LN And Cohl Settle

Live Nation Entertainment and former chairman Michael Cohl have announced in a brief joint statement that they have amicably settled their differences.

“We’ve had a long and fruitful history, collaborating with Michael Cohl,” said Arthur Fogel, Chairman of Global Muisc and CEO of Global Touring. “We’re pleased that we’ve been able to resolve our differences, and can now get back to working together.”

“Live Nation has been a valued partner through the years, and I’m glad that we’ve been able to put this behind us and move forward,” Cohl said.

No other details were provided.


Live Nation filed suit against Cohl and his S2BN Entertainment in U.S. District Court in Miami Oct. 18, 2010, claiming Cohl defaulted on $5.35 million in payments regarding a non-compete he signed with exiting the company in June 2008.

Live Nation sued Cohl for more than $5 million in November, claiming the famed promoter and now embattled producer of “Spider-Man: Turn Off The Dark” hasn’t lived up to his end of the deal, defaulting on $5.35 million in payments for specific promotion rights. The company seeks the overdue funds plus interest and attorneys’ fees.

Cohl filed a countersuit in February 2011, claiming Live Nation played hard and heavy when it came to a potential Rolling Stones tour later that year.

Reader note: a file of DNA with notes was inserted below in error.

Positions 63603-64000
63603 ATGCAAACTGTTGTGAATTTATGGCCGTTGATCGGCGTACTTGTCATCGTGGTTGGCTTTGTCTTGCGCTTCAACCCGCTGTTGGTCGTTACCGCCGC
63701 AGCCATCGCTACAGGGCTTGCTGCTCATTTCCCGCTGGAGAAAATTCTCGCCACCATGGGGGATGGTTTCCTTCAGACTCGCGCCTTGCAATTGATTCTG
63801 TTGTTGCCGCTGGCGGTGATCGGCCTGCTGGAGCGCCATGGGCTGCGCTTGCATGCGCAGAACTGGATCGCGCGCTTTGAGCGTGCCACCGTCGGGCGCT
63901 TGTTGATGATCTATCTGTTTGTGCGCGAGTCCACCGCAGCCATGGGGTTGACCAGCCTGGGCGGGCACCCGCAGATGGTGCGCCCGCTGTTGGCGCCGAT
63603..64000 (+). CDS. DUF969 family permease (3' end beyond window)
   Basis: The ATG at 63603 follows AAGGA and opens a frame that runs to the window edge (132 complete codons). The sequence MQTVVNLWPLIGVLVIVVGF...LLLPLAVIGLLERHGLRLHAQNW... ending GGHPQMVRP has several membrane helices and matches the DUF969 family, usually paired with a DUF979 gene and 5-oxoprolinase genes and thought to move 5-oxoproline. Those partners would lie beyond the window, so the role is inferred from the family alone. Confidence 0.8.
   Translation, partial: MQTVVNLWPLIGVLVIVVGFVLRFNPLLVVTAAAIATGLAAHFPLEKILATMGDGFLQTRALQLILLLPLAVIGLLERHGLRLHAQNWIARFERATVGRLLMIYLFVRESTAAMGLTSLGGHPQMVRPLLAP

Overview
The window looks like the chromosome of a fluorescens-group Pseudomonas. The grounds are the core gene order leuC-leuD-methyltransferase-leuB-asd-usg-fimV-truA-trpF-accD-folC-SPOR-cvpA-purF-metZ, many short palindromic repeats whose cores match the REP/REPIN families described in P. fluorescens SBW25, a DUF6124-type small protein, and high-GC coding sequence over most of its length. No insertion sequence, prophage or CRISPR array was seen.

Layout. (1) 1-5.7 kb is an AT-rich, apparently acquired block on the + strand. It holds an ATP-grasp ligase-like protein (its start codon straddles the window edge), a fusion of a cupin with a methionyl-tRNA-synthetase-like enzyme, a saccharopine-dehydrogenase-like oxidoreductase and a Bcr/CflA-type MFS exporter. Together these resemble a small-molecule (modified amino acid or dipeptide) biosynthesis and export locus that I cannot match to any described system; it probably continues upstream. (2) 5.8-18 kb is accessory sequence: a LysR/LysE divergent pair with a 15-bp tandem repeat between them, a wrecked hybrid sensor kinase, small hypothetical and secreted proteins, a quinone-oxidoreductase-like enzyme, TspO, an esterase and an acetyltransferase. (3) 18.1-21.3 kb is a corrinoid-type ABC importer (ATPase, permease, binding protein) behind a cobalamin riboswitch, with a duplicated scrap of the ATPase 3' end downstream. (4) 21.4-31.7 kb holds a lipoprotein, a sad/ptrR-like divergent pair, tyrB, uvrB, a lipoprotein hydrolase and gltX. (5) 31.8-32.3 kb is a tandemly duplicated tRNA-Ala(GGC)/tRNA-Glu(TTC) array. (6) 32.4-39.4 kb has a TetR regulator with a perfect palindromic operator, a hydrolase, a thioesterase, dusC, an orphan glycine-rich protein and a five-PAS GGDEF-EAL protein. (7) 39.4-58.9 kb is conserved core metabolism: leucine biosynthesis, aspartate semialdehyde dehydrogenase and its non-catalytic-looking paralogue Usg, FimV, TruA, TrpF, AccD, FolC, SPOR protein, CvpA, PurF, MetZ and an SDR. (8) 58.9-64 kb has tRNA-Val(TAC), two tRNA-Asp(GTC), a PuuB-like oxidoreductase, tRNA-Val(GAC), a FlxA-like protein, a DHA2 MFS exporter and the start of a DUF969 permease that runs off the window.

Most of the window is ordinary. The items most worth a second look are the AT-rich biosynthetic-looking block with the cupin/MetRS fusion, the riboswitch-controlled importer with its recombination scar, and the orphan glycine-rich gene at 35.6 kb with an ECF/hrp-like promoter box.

In his countersuit, Cohl said Live Nation sent him a letter in Feb. 2010 saying the company had determined that he “will be unable to successfully negotiate the acquisition of the rights to promote the next Rolling Stones tour.” As a result, Live Nation claimed, Cohl breached the “Letter Agreement” of the deal.

Photo: AP Photo

“Live Nation now has the free and unfettered right … to bid or seek to obtain directly the right to promote the next concert tour of the Rolling Stones, whenever that may occur,” LN wrote. Thus, it no longer had any “duty to share, co-promote or jointly pursue with Cohl and such rights that Live Nation may acquire.”

But according to Cohl, the Feb. 8, 2010, letter was Live Nation’s “first and only communication” on the subject and LN had “made no effort whatsoever to discuss any concerns that it purportedly had regarding Cohl’s ability to acquire the rights to the Rolling Stones’ next tour.”

Live Nation exec Michael Rowles’ attempt to clarify the letter didn’t mollify Cohl, who responded that he believed the company’s actions violated the deal by mischaracterizing its provisions. He later declined to accept an amendment to the non-compete.

By the end of the year, according to court documents, Cohl met with the Stones, including Mick Jagger and Keith Richards, and was “expressly invited to bid for tour promotional rights” for a 2011 outing.

Live Nation, Cohl alleges, then “attempted to interfere with and destroy Cohl’s potential” to win the promotion rights. Live Nation allegedly informed the Stones that Cohl was in a dispute with the company, and “denigrated Cohl” to Stones reps in a further attempt to “damage the ability of Cohl to obtain promotional rights.”

The Stones informed Cohl and his legal team they perceived a “spat” and did not want to get dragged into it. The band later issued a press release saying they have no exclusive tour promoter because there were no “firm” plans to tour at that time.